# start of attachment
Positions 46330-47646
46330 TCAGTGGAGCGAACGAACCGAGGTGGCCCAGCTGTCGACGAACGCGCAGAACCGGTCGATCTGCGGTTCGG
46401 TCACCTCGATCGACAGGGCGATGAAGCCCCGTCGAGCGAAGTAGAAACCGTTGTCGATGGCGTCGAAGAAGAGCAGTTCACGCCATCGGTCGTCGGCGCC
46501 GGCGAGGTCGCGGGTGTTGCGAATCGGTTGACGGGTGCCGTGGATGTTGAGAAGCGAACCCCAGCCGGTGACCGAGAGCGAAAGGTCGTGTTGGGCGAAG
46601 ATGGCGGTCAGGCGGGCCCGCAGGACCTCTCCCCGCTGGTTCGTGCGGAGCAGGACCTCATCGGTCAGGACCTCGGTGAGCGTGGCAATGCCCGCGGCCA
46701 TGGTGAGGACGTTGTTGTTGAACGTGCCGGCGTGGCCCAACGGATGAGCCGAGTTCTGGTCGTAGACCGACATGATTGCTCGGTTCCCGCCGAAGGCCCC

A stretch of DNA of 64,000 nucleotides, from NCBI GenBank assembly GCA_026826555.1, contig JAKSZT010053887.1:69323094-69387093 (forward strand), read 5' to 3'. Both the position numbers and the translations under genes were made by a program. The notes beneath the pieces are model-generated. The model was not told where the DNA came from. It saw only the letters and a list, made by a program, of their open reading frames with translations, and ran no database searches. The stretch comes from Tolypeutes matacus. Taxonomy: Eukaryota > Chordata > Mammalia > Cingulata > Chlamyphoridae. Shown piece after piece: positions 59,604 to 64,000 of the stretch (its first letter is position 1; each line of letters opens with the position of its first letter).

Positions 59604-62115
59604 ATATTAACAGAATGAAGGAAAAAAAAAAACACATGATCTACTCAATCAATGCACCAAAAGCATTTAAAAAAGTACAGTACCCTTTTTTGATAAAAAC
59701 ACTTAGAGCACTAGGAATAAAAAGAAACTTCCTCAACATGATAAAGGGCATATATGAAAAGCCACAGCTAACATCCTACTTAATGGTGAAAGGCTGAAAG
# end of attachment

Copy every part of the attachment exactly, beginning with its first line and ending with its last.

Positions 46330-47646
46330 TCAGTGGAGCGAACGAACCGAGGTGGCCCAGCTGTCGACGAACGCGCAGAACCGGTCGATCTGCGGTTCGG
46401 TCACCTCGATCGACAGGGCGATGAAGCCCCGTCGAGCGAAGTAGAAACCGTTGTCGATGGCGTCGAAGAAGAGCAGTTCACGCCATCGGTCGTCGGCGCC
46501 GGCGAGGTCGCGGGTGTTGCGAATCGGTTGACGGGTGCCGTGGATGTTGAGAAGCGAACCCCAGCCGGTGACCGAGAGCGAAAGGTCGTGTTGGGCGAAG
46601 ATGGCGGTCAGGCGGGCCCGCAGGACCTCTCCCCGCTGGTTCGTGCGGAGCAGGACCTCATCGGTCAGGACCTCGGTGAGCGTGGCAATGCCCGCGGCCA
46701 TGGTGAGGACGTTGTTGTTGAACGTGCCGGCGTGGCCCAACGGATGAGCCGAGTTCTGGTCGTAGACCGACATGATTGCTCGGTTCCCGCCGAAGGCCCC

A stretch of DNA of 64,000 nucleotides, from NCBI GenBank assembly GCA_026826555.1, contig JAKSZT010053887.1:69323094-69387093 (forward strand), read 5' to 3'. Both the position numbers and the translations under genes were made by a program. The notes beneath the pieces are model-generated. The model was not told where the DNA came from. It saw only the letters and a list, made by a program, of their open reading frames with translations, and ran no database searches. The stretch comes from Tolypeutes matacus. Taxonomy: Eukaryota > Chordata > Mammalia > Cingulata > Chlamyphoridae. Shown piece after piece: positions 59,604 to 64,000 of the stretch (its first letter is position 1; each line of letters opens with the position of its first letter).

Positions 59604-62115
59604 ATATTAACAGAATGAAGGAAAAAAAAAAACACATGATCTACTCAATCAATGCACCAAAAGCATTTAAAAAAGTACAGTACCCTTTTTTGATAAAAAC
59701 ACTTAGAGCACTAGGAATAAAAAGAAACTTCCTCAACATGATAAAGGGCATATATGAAAAGCCACAGCTAACATCCTACTTAATGGTGAAAGGCTGAAAG